Firm says its overheads are too big and were designed for “a future state that did not materialise”
US engineering giant CH2M Hill is to slash 1,200 jobs worldwide as part of a $120m (£74m) restructure.
In a report to the US Securities and Exchange Commission last week, the firm said that it was seeking to “reduce costs” because “the corporate structure and overhead of the company has grown in anticipation of a future state that did not materialise”.
It said: “In response, the company is right-sizing its overhead structure in all global operating units to align with the company’s strategy.”
CH2M Hill said the restructuring would entail a voluntary retirement programme for US employees, workforce reductions and consolidation of facilities.
The engineer said it would cut around 5% of its global workforce of 26,000 staff, equating to around 1,200 jobs.
The firm also said that it would make goodwill writedowns of between US$30m (£19m) and US$80m (£50m).
It said the restructuring would result in “renewed emphasis on client service and sales, stronger focus on core markets, services and geographies and a right-sized office footprint”.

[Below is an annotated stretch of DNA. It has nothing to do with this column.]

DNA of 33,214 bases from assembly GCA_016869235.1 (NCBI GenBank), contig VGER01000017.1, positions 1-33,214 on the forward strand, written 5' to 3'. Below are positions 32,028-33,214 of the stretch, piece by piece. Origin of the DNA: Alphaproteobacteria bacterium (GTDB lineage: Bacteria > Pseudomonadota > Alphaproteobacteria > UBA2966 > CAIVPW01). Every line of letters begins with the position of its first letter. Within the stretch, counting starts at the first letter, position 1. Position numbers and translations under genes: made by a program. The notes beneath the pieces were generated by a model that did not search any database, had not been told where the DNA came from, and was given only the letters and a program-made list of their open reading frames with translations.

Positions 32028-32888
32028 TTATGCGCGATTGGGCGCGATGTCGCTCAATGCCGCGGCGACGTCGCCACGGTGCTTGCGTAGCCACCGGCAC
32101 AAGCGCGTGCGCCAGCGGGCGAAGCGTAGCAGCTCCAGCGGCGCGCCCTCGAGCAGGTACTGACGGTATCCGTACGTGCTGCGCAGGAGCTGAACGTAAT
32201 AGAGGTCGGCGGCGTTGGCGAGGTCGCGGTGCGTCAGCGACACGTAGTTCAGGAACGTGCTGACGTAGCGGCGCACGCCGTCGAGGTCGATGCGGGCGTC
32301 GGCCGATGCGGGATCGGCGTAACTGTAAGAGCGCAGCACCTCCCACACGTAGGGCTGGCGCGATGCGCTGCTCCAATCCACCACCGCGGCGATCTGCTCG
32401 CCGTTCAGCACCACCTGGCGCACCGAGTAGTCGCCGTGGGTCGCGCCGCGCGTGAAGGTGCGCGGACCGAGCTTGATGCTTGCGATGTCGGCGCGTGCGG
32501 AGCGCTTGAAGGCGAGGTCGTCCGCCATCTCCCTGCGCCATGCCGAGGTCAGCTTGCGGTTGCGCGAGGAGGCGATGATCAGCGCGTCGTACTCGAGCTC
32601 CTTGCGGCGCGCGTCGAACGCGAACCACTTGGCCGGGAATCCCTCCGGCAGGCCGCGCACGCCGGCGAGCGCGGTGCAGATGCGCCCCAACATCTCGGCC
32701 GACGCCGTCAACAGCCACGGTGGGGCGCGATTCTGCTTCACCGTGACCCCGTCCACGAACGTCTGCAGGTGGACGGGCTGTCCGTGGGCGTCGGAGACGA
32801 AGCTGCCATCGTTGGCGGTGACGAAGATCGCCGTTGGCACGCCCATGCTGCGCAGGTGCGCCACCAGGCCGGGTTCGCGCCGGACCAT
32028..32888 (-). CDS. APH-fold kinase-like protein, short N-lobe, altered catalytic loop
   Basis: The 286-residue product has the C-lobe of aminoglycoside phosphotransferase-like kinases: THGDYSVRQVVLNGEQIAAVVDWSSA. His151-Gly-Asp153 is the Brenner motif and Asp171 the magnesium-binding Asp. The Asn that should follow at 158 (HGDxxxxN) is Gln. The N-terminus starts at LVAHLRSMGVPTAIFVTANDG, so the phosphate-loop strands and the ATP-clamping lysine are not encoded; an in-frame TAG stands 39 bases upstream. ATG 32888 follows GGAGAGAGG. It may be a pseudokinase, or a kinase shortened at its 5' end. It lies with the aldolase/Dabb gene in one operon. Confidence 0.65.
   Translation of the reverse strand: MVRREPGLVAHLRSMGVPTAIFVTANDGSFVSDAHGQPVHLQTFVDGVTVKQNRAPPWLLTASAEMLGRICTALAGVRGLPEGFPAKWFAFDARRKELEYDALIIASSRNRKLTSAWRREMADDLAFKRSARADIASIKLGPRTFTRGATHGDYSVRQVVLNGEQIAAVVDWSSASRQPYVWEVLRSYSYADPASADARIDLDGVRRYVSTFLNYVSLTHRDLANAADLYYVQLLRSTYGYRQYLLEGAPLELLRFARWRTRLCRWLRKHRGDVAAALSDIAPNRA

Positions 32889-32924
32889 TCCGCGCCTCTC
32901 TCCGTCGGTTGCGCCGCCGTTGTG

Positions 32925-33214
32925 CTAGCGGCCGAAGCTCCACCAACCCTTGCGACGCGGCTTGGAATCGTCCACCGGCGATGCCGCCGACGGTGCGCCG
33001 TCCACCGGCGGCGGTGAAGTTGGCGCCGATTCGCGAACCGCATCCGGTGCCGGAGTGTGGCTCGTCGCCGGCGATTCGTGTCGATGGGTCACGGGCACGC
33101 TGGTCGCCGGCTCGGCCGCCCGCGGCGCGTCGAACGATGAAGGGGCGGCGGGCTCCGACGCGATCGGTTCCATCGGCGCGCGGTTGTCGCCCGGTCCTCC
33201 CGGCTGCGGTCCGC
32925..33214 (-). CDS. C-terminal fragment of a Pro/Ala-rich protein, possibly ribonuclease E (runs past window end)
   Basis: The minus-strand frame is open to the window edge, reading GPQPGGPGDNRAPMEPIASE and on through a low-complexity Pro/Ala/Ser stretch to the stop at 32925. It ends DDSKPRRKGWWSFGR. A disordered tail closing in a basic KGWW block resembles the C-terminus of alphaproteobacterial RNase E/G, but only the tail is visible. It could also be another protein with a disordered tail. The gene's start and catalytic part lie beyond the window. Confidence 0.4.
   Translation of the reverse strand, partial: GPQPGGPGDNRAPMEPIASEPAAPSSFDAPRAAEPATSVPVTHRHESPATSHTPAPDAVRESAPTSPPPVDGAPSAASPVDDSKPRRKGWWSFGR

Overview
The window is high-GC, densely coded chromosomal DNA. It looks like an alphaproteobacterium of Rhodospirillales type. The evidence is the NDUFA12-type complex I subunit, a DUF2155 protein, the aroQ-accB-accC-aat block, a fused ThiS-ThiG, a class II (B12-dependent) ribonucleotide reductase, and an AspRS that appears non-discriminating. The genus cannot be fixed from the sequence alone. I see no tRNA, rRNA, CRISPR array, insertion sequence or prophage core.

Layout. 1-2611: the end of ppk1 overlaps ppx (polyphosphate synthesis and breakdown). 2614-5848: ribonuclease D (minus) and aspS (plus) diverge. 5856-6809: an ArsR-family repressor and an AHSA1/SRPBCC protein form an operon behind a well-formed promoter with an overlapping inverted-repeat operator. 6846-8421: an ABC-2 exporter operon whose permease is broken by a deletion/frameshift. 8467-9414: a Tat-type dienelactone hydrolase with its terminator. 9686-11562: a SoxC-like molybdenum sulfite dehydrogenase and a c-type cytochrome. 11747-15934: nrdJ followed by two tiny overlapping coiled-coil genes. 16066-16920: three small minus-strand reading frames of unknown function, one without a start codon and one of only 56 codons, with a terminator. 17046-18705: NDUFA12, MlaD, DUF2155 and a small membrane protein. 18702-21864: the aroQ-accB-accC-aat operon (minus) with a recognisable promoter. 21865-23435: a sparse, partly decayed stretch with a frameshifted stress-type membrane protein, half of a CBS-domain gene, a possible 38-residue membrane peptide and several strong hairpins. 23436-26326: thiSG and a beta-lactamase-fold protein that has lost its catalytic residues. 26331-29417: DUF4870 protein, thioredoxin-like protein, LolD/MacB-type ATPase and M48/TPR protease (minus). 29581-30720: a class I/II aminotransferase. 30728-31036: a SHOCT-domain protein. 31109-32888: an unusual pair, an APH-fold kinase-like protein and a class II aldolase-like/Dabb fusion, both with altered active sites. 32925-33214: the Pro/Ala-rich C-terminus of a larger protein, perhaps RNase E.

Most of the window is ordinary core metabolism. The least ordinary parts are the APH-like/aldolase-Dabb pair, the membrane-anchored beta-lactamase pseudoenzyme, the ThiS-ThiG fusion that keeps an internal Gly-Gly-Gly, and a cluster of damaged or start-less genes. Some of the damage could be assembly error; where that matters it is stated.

It also said it would take “a more disciplined approach to risk mitigation and project delivery”.
CH2M Hill chief executive Jacqueline Hinman (pictured) said the firm was “adjusting its businesses to the needs of their clients, their markets, and their aspirations”.
She added: “We continue to win significant new work and deliver excellent work for our clients every day. We intend to retain our industry-leading position and provide long-term, sustainable growth that benefits our clients, employees and stockholders.”
The restructuring will take place in 2014 and early 2015.